Small changes make life easier for seniors with dementia
Everyday tasks are often challenging for people with Alzheimer’s or dementia. But small changes at home can have a big impact in making their life easier.
As the disease progresses, your older adult will have increasing difficulty remembering, thinking, processing, and reasoning. The top priority is to keep them safe as well as help them be as independent as possible.
We’ve got 4 ways to create a more dementia friendly home by making it easier to see and recognize commonly used items. These suggestions make everyday tasks easier, boosting confidence and reducing frustration and stress.
4 ways to create a dementia friendly home by making things easier to see
1. Avoid reflective surfaces and keep lighting even
Shiny or reflective surfaces on floors or tabletops can cause confusion because they create glare and shadows.
For floors, stick to bare hardwood or plain carpeting. If floor coverings are needed, use light colored, non-patterned coverings that are well-secured and non-slip.
For shiny tabletops or counters, cover with light-colored mats or tablecloths. Dark colors may seem like holes, so avoid those colors on areas you do want your older adult to use.
Try to make lighting as easy as possible by reducing glare and shadows. Add sheer curtains to mute bright sunlight and use brighter lighting for darker spaces.
2. Add pictures to identify things that aren’t in full view
When someone has memory problems, it can be difficult to remember where things are. That could mean they need to open every cabinet to find a mug, open all the drawers to find a sweater, or not know where the toilet is.
To help someone with dementia find the things they use often, it helps to add large, easy-to-see pictures on the outside of doors or drawers to identify what’s inside.
For example, put a picture of a toilet on the bathroom door, making sure it stands out from the door’s color. On a kitchen cabinet, put a picture of the mug they always use.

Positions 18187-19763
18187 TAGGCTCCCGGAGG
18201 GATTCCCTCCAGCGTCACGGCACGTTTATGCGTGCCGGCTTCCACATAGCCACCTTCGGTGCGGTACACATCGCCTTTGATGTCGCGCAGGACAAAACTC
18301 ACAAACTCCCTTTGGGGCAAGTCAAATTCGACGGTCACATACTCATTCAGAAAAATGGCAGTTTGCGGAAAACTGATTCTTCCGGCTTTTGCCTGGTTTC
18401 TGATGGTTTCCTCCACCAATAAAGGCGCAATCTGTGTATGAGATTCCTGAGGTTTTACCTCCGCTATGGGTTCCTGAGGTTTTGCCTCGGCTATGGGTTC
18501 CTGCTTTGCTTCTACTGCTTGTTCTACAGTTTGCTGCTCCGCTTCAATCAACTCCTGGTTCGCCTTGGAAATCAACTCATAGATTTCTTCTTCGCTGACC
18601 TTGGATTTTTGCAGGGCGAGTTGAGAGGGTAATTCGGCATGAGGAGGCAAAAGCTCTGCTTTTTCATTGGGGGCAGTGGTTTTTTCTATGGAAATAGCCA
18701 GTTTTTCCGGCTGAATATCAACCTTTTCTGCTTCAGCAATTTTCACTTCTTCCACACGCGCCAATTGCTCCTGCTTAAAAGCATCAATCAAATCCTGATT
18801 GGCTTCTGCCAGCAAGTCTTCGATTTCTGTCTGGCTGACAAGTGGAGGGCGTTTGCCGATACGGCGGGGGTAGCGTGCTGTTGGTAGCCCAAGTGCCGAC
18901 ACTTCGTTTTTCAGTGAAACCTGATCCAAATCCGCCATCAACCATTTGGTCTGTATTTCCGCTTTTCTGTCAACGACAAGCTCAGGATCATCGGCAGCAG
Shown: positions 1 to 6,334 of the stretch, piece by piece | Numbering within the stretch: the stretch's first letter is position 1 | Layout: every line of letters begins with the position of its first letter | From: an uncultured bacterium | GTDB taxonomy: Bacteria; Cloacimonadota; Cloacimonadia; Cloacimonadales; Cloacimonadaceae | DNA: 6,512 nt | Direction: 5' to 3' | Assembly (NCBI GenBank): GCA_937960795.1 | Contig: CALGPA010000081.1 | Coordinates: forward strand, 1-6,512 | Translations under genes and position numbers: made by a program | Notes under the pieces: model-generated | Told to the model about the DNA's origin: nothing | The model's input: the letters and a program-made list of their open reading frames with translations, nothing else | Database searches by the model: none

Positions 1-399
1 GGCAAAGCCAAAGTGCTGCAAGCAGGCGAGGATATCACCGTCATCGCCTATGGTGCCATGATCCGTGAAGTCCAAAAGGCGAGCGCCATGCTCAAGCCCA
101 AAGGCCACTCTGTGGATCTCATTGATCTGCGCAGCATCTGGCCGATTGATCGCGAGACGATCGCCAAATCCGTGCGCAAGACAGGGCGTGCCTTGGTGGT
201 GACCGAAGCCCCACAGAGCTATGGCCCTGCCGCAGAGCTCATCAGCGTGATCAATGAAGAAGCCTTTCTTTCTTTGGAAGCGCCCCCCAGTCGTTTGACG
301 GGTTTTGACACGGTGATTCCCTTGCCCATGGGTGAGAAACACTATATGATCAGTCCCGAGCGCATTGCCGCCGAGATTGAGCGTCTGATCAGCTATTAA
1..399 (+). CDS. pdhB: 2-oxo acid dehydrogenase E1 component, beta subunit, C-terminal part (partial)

Be sure to prioritize which items to label because too many pictures could add to their confusion.
3. Use contrasting colors to highlight important things
Careful use of contrasting color also helps seniors with dementia see things better.
For example, a red plate makes it easier to eat because the plate stands out from a light-colored table or mat and many foods stand out against the red plate. When your older adult can clearly see what they’re eating, they’re better able to eat independently.
Using the toilet can be quite a challenge because most bathrooms have light colored floors, wall, and toilet. That can make it tough for someone with dementia to find the actual toilet and could cause them to accidentally go somewhere else, like a wastebasket or the tub. Changing the toilet seat to a colored one (like this red one) makes it easier to quickly see where to sit.
If your older adult has trouble finding an important room like their bedroom or the bathroom, you could paint that door a contrasting color. Or, personalize their bedroom door with a large photo of themselves. That could also keep them from accidentally wandering into other people’s rooms when looking for their own.
To make it easier to turn on room lights, you may want to change the light switch plates. If the walls are white, get colored switch plates, like this single switch or this double switch. Anything goes as long as the switch stands out clearly from the wall.
4. Make large panes of glass more visible
It can be more difficult for people with dementia to see large panes of glass. That can lead to accidents and injuries.
To make glass more visible, add non-adhesive decals, pictures, or posters on shower doors, patio doors, or picture windows. This can also be a fun way to decorate!